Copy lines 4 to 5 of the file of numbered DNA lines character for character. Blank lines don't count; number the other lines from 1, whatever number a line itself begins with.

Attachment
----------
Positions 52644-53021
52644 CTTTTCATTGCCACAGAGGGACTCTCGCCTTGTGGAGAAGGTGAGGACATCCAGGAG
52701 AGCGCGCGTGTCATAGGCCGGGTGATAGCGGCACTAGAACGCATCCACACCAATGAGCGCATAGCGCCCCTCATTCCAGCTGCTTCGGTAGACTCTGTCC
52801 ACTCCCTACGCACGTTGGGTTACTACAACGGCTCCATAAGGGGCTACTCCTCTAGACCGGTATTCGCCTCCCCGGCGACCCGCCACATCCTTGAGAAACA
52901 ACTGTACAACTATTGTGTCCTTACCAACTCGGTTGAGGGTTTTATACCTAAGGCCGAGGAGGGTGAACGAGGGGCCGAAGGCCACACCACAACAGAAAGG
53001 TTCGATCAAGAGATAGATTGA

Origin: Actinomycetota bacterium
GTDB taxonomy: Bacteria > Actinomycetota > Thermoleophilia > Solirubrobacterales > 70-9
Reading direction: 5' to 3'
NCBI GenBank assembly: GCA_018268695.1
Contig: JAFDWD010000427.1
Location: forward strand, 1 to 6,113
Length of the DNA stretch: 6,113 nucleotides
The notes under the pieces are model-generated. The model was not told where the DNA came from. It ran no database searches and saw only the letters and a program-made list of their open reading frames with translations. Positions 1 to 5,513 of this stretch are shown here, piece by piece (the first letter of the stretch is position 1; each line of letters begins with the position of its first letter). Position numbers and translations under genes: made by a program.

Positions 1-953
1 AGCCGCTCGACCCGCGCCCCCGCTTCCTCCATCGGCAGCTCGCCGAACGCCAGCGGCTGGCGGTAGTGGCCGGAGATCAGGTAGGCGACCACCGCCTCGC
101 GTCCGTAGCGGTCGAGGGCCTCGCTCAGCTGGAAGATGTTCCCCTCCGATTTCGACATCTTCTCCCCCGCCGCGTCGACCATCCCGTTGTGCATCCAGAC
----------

52801 ACTCCCTACGCACGTTGGGTTACTACAACGGCTCCATAAGGGGCTACTCCTCTAGACCGGTATTCGCCTCCCCGGCGACCCGCCACATCCTTGAGAAACA
52901 ACTGTACAACTATTGTGTCCTTACCAACTCGGTTGAGGGTTTTATACCTAAGGCCGAGGAGGGTGAACGAGGGGCCGAAGGCCACACCACAACAGAAAGG